Saturday, August 13, 2005

Tentative Deal on Oil

NYT reported Iraq's leaders said Friday that they had reached a tentative deal to divide the country's vast oil wealth between the central government and the provinces, a potentially significant break in the negotiations over a new constitution. Under the agreement, oil revenue would be shared by the central government and Iraq's 18 provinces, and split roughly according to their populations.

This is a good thing. The Kurds in the North and the Shiites in the south have most of the oil, and if they had been allowed to retain that oil revenue in "autonomous regions" it would have make it more likely that Iraq would split into three countries, and that there would have been civil war between them. This move makes that much less likely, and it makes it more likely that the Sunnis in the middle will approve the Constitution.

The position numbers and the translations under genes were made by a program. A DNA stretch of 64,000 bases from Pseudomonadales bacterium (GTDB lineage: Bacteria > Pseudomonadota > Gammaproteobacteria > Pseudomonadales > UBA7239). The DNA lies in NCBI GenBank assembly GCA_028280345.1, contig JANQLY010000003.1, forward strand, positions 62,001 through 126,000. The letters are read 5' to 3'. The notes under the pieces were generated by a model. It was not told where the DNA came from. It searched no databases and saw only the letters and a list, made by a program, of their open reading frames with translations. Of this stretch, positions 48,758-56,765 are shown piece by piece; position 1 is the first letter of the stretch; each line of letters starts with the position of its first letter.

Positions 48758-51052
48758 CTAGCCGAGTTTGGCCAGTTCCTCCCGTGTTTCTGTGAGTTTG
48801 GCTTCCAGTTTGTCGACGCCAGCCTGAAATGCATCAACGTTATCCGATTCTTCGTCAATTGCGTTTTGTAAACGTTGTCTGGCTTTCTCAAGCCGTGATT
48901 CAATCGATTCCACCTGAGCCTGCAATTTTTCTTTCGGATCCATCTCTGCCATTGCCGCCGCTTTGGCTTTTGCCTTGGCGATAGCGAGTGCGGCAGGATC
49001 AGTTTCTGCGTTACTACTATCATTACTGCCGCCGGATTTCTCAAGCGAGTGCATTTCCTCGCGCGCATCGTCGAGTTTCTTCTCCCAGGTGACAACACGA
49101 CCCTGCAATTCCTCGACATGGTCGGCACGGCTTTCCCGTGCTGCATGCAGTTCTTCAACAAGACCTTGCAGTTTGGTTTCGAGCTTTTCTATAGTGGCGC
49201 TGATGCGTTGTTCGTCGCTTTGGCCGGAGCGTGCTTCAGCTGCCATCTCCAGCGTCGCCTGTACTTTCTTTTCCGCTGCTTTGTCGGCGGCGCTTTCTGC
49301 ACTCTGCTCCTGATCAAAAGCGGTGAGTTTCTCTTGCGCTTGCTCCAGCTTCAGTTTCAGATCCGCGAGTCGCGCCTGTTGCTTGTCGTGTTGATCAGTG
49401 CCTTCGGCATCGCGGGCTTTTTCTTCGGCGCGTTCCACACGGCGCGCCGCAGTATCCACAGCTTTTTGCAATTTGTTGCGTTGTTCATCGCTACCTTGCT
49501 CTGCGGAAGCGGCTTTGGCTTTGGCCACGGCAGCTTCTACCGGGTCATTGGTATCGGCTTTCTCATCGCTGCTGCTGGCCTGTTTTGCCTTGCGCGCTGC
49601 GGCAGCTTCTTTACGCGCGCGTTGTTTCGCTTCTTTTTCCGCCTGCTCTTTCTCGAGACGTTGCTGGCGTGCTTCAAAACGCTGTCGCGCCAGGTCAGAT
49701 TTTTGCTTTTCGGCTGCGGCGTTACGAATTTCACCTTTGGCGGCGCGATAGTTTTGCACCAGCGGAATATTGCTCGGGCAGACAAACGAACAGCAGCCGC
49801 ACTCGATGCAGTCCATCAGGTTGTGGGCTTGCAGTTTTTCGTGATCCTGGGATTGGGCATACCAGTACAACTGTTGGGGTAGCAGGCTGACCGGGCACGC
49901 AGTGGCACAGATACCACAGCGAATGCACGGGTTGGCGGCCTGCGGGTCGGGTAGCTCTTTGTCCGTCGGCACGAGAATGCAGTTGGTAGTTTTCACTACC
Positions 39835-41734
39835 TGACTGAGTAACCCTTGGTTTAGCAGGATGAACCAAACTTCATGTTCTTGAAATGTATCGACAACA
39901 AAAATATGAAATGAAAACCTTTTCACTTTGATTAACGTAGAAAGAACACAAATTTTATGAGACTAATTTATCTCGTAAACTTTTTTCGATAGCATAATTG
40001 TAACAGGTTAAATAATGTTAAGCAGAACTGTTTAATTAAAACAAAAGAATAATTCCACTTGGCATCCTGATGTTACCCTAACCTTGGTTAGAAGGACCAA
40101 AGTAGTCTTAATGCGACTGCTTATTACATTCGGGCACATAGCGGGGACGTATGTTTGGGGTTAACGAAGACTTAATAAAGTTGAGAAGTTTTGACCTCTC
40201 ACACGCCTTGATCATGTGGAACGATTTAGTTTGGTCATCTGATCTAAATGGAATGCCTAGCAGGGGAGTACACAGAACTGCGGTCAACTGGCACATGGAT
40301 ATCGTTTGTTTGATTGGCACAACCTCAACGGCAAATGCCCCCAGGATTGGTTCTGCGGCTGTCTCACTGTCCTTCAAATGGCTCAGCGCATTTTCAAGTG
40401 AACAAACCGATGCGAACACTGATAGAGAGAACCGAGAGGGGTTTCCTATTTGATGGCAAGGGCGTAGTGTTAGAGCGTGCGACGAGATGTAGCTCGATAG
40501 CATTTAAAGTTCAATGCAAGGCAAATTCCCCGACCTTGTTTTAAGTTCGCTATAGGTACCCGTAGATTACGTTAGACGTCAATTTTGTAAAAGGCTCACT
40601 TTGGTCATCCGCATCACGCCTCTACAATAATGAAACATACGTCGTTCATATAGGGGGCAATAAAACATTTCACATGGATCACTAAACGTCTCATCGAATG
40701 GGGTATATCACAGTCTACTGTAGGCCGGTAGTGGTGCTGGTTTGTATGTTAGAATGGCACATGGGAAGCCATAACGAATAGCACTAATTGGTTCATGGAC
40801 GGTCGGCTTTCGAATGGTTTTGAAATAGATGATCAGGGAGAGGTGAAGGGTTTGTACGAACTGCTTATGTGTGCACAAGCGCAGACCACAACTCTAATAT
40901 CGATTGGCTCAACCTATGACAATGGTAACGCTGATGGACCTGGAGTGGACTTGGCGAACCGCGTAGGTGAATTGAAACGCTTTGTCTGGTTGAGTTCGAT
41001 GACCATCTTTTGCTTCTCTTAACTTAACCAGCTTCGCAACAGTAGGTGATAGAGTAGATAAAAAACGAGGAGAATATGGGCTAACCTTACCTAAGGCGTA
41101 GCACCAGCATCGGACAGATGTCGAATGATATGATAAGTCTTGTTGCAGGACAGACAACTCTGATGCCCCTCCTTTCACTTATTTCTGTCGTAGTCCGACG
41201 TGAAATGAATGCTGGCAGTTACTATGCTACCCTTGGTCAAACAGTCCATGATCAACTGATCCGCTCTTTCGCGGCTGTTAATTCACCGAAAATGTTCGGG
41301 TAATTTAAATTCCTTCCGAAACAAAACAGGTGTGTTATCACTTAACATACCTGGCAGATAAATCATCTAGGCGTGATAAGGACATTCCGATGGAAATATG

It was unclear which entity would control the money, though one Iraqi leader said it would be the central government. "The agreement is that the distribution would be under the control of the federal government," said the leader, Saleh Mutlak, a member of the committee charged with writing the constitution. If it holds, the deal will constitute a major advance in the effort to complete a constitution. The control of oil revenue, which provides the bulk of Iraq's income, could significantly strengthen the hand of the central government over the regions, like Kurdistan and southern Iraq, that are pushing for greater self-rule. Most of Iraq's oil is concentrated in fields well to the south and north, raising fears, especially among the Sunni Arab population, that the revenues will fall under the control of the Shiite Arabs and the Kurds. Until this week, Kurdish leaders were demanding that they keep at least 60 percent of the money earned from oil in their area, in the north. A Kurdish official said Friday that they had dropped that demand.

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